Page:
Biscoe, British Expedition

Scope and Content

  • MS 479;BJ Journal, 14 July 1830 to 30 January 1833 [Voyage towards the South Pole onboard Tula] photocopy
  • MS 600/9/1-2;MJ & BJ Journal, 1830-1833, microfilm
  • MS 596;BJ Journal extracts, 1830-1833, photocopy
  • MS 1172;D Letter to Captain Francis Beaufont, 10 April 1832 [Regarding Biscoe's belief that he had discovered part of the Antarctic continent] 2 leaves, typescript

Administrative / Biographical History

The British Expedition, 1830-1833 (Captain John Biscoe) was dispatched by Messrs Enderby on a voyage of exploration for sealing and whaling opportunities. The two expedition ships, Tula and Lively circumnavigated Antarctica, visiting the Falkland Islands, searched for the 'Aurora Islands' (Shag Rocks) and visited the South Sandwich Islands. On 24 February 1831 they sighted the Antarctic mainland naming part of east Antarctica Enderby Land for their employers. After wintering in Australia the vessels visited Chatham Islands and Bounty Islands and searched for 'Nimrod Island'. On their return to the Antarctic mainland Biscoe roughly charted the southern extension of Trinity Land and Palmer Land (Antarctic Peninsula). Lively was wrecked at the Falkland Islands in July 1832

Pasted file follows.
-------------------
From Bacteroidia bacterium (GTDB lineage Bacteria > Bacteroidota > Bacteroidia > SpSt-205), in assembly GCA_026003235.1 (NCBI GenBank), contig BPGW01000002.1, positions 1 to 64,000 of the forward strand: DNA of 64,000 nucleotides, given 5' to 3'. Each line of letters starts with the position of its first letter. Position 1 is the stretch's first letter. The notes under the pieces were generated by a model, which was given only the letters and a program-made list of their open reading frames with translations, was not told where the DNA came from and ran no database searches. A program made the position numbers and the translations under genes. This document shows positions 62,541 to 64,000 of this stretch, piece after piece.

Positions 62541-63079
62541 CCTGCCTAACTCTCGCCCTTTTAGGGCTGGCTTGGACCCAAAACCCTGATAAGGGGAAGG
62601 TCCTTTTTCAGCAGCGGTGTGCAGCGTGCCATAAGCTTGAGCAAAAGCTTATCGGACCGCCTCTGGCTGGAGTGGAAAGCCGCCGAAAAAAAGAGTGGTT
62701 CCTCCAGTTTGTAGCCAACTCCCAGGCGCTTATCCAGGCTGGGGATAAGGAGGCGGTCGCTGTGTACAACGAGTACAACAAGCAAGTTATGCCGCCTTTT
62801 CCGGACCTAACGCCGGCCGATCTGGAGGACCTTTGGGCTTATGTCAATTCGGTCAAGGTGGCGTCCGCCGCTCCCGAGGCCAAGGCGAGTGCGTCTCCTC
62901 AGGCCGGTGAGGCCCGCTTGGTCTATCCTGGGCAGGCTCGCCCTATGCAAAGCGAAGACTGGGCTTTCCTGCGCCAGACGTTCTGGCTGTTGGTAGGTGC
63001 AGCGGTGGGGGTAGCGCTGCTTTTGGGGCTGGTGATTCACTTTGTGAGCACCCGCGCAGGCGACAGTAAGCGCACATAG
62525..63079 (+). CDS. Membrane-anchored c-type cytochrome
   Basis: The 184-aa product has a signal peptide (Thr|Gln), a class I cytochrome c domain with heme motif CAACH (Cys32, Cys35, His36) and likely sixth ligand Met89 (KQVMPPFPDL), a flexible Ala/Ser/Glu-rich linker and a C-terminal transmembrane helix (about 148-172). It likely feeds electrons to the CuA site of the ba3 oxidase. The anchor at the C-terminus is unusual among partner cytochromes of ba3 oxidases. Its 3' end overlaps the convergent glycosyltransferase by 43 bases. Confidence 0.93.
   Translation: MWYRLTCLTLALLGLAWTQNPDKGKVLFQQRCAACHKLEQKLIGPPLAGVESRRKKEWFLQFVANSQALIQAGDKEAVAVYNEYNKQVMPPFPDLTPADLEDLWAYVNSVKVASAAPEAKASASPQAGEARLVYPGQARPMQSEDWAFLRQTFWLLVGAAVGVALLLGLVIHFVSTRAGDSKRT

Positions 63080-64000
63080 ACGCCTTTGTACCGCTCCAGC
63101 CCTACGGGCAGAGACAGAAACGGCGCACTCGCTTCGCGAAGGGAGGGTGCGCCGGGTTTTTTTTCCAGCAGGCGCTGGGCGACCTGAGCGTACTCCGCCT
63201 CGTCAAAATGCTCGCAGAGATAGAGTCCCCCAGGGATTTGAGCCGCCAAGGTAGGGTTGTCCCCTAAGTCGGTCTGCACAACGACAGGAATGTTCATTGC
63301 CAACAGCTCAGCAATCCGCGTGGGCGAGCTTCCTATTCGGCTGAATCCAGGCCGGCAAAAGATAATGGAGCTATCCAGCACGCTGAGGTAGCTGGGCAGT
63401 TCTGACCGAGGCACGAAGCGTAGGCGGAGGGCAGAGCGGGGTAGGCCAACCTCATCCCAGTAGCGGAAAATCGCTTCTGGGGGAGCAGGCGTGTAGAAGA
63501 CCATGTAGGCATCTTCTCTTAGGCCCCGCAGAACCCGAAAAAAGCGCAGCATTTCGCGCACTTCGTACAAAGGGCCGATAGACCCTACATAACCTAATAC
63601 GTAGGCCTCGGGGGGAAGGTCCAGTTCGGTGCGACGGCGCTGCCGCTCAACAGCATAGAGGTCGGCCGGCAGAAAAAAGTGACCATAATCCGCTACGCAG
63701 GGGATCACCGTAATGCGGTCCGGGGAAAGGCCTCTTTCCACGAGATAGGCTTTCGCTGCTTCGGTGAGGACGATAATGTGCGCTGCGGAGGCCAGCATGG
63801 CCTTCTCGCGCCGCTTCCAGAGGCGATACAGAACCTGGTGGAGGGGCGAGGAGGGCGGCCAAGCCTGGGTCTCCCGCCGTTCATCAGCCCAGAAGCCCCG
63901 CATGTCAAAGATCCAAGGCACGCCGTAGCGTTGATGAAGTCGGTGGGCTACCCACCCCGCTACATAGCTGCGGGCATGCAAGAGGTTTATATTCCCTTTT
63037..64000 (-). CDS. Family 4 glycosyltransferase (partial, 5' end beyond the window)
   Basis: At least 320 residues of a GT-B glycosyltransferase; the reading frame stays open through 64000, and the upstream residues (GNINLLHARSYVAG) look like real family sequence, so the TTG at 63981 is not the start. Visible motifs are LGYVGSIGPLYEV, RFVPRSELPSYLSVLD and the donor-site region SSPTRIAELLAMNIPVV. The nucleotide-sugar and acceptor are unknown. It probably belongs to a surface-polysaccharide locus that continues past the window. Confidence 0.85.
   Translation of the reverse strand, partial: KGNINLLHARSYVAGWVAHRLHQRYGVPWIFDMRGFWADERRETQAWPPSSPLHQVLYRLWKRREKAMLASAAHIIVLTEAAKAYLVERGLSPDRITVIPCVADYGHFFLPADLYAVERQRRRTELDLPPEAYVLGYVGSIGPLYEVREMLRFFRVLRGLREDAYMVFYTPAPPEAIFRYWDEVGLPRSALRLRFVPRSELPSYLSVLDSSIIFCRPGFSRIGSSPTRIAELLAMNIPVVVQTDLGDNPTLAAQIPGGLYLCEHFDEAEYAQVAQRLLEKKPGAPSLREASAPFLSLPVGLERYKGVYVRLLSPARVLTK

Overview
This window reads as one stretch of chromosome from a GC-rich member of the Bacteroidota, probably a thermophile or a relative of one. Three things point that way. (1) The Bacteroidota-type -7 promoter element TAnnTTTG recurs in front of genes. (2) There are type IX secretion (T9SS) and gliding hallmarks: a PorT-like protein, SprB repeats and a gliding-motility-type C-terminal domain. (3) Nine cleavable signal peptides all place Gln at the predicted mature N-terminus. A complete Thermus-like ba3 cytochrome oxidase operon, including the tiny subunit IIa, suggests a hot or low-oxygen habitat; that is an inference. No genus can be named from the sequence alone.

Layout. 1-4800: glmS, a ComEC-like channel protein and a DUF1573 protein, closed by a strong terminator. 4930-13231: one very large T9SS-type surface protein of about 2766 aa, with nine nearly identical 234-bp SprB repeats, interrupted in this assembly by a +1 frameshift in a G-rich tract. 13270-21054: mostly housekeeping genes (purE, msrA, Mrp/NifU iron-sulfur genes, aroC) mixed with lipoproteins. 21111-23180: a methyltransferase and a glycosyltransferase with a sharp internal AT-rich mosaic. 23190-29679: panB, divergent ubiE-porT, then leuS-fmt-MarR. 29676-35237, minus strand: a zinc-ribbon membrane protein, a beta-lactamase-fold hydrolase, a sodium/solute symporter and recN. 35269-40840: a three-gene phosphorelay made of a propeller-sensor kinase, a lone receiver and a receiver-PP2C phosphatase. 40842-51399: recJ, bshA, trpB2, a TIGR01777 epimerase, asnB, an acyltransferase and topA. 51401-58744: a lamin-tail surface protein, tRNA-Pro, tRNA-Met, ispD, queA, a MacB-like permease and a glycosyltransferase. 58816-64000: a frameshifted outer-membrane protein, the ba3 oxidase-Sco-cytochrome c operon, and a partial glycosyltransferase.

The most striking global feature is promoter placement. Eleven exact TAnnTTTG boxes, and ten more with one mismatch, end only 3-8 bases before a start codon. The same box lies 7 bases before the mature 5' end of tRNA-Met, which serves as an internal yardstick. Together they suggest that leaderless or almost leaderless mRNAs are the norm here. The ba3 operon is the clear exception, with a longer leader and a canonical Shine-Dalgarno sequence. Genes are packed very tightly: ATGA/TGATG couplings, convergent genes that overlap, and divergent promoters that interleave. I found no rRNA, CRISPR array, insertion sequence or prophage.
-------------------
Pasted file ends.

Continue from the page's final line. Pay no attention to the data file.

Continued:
Arrangement

Chronological.

Alternative Form Available

These journals are copies.

Related Material

See SPRI collections GB 015 Hobart Marine Board, and GB 015 Tasmanian Government.

Location of Originals

MS 479;BJ Original held by the Royal Geographical Society [This journal was kept in duplicate and the other copy was deposited at the British Museum] of which MS 600/9/1-2MJ&BJ is a copy although this journal differs from the one retained by the Royal Geographical Society. MS 596;BJ Originals in British Museum [These are copies of the pages in the British Museum journal which differ from the journal retained by the Royal Geographical Society], MS 1172;D Original in British Admiralty, Hydrographic Department (in 1982)